We included randomised controlled trials and observational studies with a prospective experimental design comparing nurse practitioners and doctors working in a similar way as concurrent controls. Because of inconsistency in the use of the term “nurse practitioner,” we developed criteria to determine whether papers should be included. We included studies where nurses provided first point of contact, made an initial assessment, and managed patients autonomously, whether or not they were described as nurse practitioners. We used sensitivity analysis to examine the effect on our results of including or excluding “ambiguous” studies where inclusion was debatable.
We also included studies if the nurse provided care at first point of contact for unselected patients in primary care including general practice, out of hours centres, walk-in centres, and emergency departments. The main focus of our review was previously undiagnosed patients with undifferentiated health problems. We limited our review to studies from developed countries (Europe, North America, Australasia, Israel, South Africa, and Japan) to increase its relevance for the UK system. Some studies concerned care provided at a single consultation, others concerned care over a period of time. We included both types of study, but we used sensitivity analysis to compare the results from these different types. Finally, we only included studies if they provided data about one or more of the following outcomes: patient satisfaction, health status, health service costs, or process of care measures (consultation length, number of prescriptions, investigations, referrals, admissions, return consultations, patient adherence, or measures of quality of care).
We identified studies from searches of electronic databases and hand searches of recent editions of relevant journals, bibliographies, and reference lists of other reviews and papers.6,7 We scrutinised the following databases with no language restrictions: Medline (1966-2001), Embase (1980-2001), CINAHL (1982-2001), science citation index, database of abstracts of reviews of effectiveness, national research register, Cochrane controlled trials register and the specialist register of trials maintained by the Cochrane Effective Practice and Organisation of Care Group. We used the Cochrane optimal search strategy for randomised controlled trials, with advice from university librarians. All educational centres offering training for nurse practitioners in the United Kingdom and nurse practitioner organisations in the United States, South Africa, and Australia were approached for any unpublished studies. We contacted authors of included studies for additional research and for missing data. Data were extracted by one reviewer (SH) and one of two other reviewers (EA or CS) working independently. Disagreements were resolved by discussion with the third reviewer.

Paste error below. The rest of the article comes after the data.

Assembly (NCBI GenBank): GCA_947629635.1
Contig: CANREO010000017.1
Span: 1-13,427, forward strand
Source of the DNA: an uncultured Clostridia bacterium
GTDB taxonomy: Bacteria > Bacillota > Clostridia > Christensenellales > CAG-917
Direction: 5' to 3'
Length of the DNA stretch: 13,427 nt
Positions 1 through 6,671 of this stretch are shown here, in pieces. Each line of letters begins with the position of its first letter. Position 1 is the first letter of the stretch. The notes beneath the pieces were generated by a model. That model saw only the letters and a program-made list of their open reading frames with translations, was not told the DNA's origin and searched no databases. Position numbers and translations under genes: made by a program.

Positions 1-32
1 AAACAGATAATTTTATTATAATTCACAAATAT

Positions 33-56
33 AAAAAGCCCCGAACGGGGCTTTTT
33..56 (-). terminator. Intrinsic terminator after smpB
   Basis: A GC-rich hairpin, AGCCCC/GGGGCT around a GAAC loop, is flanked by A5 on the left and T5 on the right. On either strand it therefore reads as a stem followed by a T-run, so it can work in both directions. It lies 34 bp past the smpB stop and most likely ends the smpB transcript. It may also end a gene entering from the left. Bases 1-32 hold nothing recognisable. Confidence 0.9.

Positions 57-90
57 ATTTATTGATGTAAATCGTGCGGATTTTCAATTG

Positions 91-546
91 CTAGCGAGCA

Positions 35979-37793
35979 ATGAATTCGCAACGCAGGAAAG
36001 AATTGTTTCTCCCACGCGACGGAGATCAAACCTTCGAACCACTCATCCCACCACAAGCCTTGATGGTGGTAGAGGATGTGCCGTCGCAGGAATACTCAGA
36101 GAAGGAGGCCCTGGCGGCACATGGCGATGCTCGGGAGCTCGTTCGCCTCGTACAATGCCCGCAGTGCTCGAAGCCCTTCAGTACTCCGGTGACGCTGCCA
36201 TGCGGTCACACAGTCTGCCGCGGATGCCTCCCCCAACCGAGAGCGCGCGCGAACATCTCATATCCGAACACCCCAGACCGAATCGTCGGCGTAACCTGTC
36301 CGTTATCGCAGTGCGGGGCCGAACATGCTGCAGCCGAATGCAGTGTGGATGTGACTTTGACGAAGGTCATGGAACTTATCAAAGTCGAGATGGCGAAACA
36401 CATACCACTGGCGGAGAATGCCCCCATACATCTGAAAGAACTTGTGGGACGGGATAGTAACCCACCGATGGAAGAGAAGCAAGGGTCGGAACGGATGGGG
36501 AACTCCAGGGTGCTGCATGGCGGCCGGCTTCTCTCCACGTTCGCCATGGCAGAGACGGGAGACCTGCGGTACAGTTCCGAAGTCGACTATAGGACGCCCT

We assessed methodological quality on the basis of the criteria of the review group of the Cochrane Effective Practice and Organisation of Care Group. We did not calculate a composite score for study quality in view of the current debate about the validity of such scores.8,9
We conducted our analyses with Meta-View Rev-Man software version 4.1. We calculated odds ratios for dichotomous outcomes and standardised mean differences for continuous outcomes. We used random effects methods in the analysis because of the degree of heterogeneity of the studies. If standard deviations were not available we used the average standard deviation reported by other studies for that outcome. We used meta-analytic techniques to combine data from the randomised controlled trials where at least two studies provided data on a particular outcome. For the observational studies we compared the findings qualitatively. These studies were carried out in a variety of settings; many were small and had other methodological shortcomings, making quantitative synthesis inappropriate. We analysed studies set in emergency departments or minor injury units together and separately from those based in general practice owing to the degree of heterogeneity between these different settings.
We investigated heterogeneity by examining the results from studies conducted in differing settings, studies of individual consultations or care over time, and studies of nurse practitioners with different levels of qualification. We carried out sensitivity analysis to explore the impact of including or excluding studies where there was ambiguity regarding inclusion.
Searches identified 119 potentially relevant papers, of which 35 reporting 34 studies fulfilled the inclusion and exclusion criteria. These papers comprised 11 randomised controlled trials (table A on bmj.com) and 23 observational studies (table B on bmj.com). Tables C and D on bmj.com show the quality assessment of the included studies.